He was also the New York state champion debater in high school. “My wife says I can talk to anybody,” Mandell notes.
He embraces the challenges ahead. “People think the Chamber of Commerce is stodgy,” he says. “We have to give them people information so they think of us as more modern, as an important part of the community.”
His goal in his new role is to make Westport “even better than it is. The Chamber needs to be a cheerleader for the town — not just its businesses, but its residents too. If we achieve that, we’ll all thrive as a result.”
In just 2 years, the Slice of Saugatuck became a beloved town institution. Part street fair, part food fest, part replacement for Festival Italiano, it was a welcome addition to the September calendar.
This year though, there’s no Slice.
Founder and RTM member Matt Mandell wrote yesterday, in one of his regular emails to district residents and other community activists:
I am sad to report there will be no Slice of Saugatuck Festival this year.
As many of you know the Westport-Weston Chamber of Commerce approached me last year, asking if they could take over running it. Those of us involved thought this was a good match moving forward. The WWCC worked with me last year to learn the functions of what turned out to be a very successful followup to the 1st festival in 2011. Unfortunately this transition has not gone as anticipated.
Bridge Square rocked last September, at the “Slice of Saugatuck” festival. (Photo by Terry Cosgrave)
Needless to say, this is very disappointing news. I know that many people and merchants were looking forward to the Westport community once again gathering on a late summer day in Saugatuck to celebrate all it has to offer.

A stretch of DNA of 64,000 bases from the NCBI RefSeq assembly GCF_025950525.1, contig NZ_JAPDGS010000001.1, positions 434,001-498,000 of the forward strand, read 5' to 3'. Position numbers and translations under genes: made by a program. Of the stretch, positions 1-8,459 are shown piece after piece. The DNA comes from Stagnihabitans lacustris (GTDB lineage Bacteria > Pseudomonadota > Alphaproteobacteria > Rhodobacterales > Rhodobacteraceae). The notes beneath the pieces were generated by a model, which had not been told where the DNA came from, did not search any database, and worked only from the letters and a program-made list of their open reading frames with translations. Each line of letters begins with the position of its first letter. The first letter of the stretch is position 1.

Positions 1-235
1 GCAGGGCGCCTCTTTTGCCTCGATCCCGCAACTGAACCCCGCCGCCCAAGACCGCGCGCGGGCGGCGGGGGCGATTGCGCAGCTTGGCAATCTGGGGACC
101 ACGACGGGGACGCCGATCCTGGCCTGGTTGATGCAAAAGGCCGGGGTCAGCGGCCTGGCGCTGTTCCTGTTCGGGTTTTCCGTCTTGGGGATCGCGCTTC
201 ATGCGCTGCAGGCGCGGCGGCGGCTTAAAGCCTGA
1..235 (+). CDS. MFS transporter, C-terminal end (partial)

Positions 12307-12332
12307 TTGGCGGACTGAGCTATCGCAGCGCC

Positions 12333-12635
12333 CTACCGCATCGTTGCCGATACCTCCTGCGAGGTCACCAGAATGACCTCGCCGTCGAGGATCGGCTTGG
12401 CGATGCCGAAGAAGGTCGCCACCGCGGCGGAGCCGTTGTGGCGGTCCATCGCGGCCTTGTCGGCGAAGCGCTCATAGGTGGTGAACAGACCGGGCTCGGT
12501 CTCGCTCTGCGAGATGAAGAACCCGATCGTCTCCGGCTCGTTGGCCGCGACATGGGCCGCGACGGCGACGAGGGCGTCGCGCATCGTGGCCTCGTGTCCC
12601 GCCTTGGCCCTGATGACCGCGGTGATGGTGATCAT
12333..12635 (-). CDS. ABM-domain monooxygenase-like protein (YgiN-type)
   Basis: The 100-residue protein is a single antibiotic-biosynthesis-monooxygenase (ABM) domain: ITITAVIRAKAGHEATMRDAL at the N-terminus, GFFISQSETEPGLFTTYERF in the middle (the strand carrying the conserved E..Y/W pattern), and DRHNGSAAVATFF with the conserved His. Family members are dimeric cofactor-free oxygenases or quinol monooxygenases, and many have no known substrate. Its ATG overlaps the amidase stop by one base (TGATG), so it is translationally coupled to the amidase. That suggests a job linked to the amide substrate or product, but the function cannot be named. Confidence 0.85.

Sadly, the biggest loser as a result of not having the festival is the Gillespie Center‘s food pantry. Last year’s Slice of Saugatuck revenue generated through ticket sales allowed for a donation of $5000 to help feed the homeless and hungry.
It is my hope, in the meantime, that our generous community will take a moment to buy a few extra cans of tuna or soup, and stop by the center to help out.
It is my and many merchants’ intention to ensure that the festival will once again be held next year, either in the spring or fall.
So hang in there. The Slice will be back.
Dunville’s was one of 24 restaurants offering free food at the Slice of Saugatuck The sliders were a big hit.
Spectacular weather. Toe-tapping music. Plenty of room to roam.
And tons of food from more restaurants than anyone realized could be packed into one small area. Cuisine ranged from American, Mexican, seafood and health food to Chinese, Indian and — of course; this is Saugatuck — Italian.
This afternoon’s Slice of Saugatuck was a perfect late-summer Saturday event. That resurgent community shone, from the river to the railroad, along the bustling streets and Bridge Square.
Proceeds from the $5 entry fee went to the Gillespie food pantry.
How’s that for a great slice of Westport life?
Music — not train horns or garbled announcements — filled the station air today.
Two youngsters demonstrated tae kwan do in Luciano Park.
Dunville’s was one of 24 restaurants offering free food. The sliders were a big hit.
Attending a street fair can be stressful. Saugatuck Studios offered free massages, near their Bridge Square location.
Free kayaks brought plenty of people to Down Under’s riverside dock.
No one knew quite what to expect. But — drawn by the promise of fun and food (and beer) (and wine) — thousands of Westporters showed up.
EMTs chowed down at the Saugatuck Rowing Club, at last year’s Slice of Saugatuck.